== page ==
Lew Wallace’s Ben-Hur: A Tale of the Christ was written in the 1880s, and became an instant classic with its 1959 film adaptation, which ended up winning 11 Oscars. However, the epic is now getting a modern face lift from Lew’s great, great granddaughter, Carol Wallace.
The original epic details the story of Judah Ben-Hur, a young Jewish prince who was forced to battle both a friend-turned-traitor and the Roman empire, overcame slavery, and eventually experienced a life changing encounter with Jesus Christ.
Carol aims to bring more clarity and female empowerment to the epic in her contemporary rewrite.
“I found his version really hard to read,” she explained. “He was writing in a cheeky style that was really tough to take. There were times I was rewriting it when I wasn’t even entirely sure what he was trying to say and his book is really long.”
She said that for contemporary audiences to get the most out of the work, she wanted to move the narrative forward a bit more quickly than in the original.
“It was very clear to me I was going to have to follow his model very closely … so I just decided I would take his story and his point of view and bring it up to date. Once I figured that out, it was actually a lot of fun. Because it was just a question of cutting, making women more important and shifting the point of view around,” she explained.
Her update to the epic comes at an opportune time, especially considering the upcoming release of a new film adaptation of the book from director Timur Bekmambetov.
Bekmambetov has worked to bring films such as “Wanted” and “Abraham Lincoln: Vampire Hunter” to life, both of which saw decent success in the box office.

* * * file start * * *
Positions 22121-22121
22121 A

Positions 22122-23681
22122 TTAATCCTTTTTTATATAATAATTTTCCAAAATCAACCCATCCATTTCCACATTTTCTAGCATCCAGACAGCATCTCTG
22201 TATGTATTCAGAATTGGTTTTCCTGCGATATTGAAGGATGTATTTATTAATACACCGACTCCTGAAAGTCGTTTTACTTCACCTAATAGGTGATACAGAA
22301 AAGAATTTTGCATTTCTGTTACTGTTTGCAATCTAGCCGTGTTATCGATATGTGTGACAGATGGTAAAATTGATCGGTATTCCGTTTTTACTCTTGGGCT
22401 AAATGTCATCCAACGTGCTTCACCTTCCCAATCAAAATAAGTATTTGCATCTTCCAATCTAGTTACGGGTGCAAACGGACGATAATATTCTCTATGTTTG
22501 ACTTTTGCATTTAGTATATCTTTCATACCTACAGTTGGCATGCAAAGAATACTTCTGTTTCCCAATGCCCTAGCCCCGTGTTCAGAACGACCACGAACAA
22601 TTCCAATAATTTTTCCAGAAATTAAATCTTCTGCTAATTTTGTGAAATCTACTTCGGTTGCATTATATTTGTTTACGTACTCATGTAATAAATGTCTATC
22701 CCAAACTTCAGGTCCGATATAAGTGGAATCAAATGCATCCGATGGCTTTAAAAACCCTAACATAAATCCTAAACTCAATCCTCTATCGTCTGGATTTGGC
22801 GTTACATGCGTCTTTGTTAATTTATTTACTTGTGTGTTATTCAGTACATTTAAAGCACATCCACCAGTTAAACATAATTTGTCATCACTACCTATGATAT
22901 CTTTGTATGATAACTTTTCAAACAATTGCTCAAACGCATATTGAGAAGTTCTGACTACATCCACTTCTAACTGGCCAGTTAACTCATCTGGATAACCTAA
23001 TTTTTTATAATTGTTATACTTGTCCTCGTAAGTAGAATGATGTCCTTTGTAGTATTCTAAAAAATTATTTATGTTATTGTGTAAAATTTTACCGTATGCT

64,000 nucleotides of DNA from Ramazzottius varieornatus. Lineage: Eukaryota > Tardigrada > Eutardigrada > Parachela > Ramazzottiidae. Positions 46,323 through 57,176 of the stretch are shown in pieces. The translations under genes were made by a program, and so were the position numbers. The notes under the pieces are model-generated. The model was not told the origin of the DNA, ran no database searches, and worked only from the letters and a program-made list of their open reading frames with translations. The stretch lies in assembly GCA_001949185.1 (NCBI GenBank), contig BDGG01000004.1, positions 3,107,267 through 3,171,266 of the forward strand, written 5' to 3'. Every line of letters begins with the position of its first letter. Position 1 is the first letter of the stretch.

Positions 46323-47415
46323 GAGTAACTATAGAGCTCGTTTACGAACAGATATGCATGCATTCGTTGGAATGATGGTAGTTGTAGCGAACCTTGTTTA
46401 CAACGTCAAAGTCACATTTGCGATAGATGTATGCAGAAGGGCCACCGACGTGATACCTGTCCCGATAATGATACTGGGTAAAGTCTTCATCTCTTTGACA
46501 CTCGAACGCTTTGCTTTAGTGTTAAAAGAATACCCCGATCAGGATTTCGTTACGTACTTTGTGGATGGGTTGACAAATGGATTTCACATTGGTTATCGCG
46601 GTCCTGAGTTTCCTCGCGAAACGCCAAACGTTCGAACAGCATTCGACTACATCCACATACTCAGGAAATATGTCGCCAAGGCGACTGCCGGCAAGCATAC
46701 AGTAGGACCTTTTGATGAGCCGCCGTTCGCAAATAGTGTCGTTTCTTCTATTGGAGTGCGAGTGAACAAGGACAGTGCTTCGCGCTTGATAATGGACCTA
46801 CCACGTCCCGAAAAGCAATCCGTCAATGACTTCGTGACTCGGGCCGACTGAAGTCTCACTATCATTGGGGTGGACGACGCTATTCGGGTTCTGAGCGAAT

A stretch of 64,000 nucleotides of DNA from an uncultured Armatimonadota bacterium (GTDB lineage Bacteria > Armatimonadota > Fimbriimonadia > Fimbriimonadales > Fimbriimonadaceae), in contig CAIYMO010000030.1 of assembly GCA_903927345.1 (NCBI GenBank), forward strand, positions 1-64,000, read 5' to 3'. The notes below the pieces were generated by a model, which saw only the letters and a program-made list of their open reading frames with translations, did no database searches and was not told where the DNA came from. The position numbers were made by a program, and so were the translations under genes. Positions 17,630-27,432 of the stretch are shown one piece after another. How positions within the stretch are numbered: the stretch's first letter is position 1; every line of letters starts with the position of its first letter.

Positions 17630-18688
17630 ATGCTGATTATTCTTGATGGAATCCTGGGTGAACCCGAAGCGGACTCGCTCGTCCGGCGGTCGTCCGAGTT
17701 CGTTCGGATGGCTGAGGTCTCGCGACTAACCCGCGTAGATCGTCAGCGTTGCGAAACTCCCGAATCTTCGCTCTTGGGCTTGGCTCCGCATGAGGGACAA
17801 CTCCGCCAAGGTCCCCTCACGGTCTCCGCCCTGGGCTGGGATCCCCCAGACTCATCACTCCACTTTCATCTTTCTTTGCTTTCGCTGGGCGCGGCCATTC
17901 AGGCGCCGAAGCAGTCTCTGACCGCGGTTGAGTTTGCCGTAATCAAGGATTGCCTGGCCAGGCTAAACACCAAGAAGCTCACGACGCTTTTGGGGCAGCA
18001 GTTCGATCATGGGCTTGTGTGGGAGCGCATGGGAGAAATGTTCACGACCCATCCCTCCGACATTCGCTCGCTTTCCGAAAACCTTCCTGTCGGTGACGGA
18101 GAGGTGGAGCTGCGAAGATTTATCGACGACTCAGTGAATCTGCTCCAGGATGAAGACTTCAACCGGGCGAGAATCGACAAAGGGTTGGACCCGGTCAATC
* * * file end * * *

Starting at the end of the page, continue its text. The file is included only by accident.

Despite his previous successes, Bekmambetov was hesitant when he was first approached about the film.
Others working on the project had similar reservations at first, but eventually got behind the project, realizing that though the story is set thousands of years in the past, the characters have value in modern ideals and issues. By the age of 50, 85% of men worry about thinning hair, but Bekmambetov has a reputation on the line with this film.
“The 1959 ‘Ben-Hur’ is not just a film, it’s a phenomenon that greatly affected the culture of the 20th century,” he explained.
After she finished her re-write of the classic, Carol was actually invited to the set of the new film.
Having learned from a young age how her great great grandfather’s work had affected the world, Carol was inspired by the opportunity.
“I had spent all this time living in Ben-Hur’s world,” she explained. “I cannot describe what it was like to see the stadium the producers had built to shoot the chariot race — it is astonishing — it is full size.”
She also had the chance to stand on the floor of the stadium where the classic chariot battle was filmed.
“That was extraordinary and it was a real privilege. It’s an occasion for spiritual growth. I’m really grateful for that,” she said of the visit to the set.
Ben-Hur is scheduled to be released in theaters on August 19.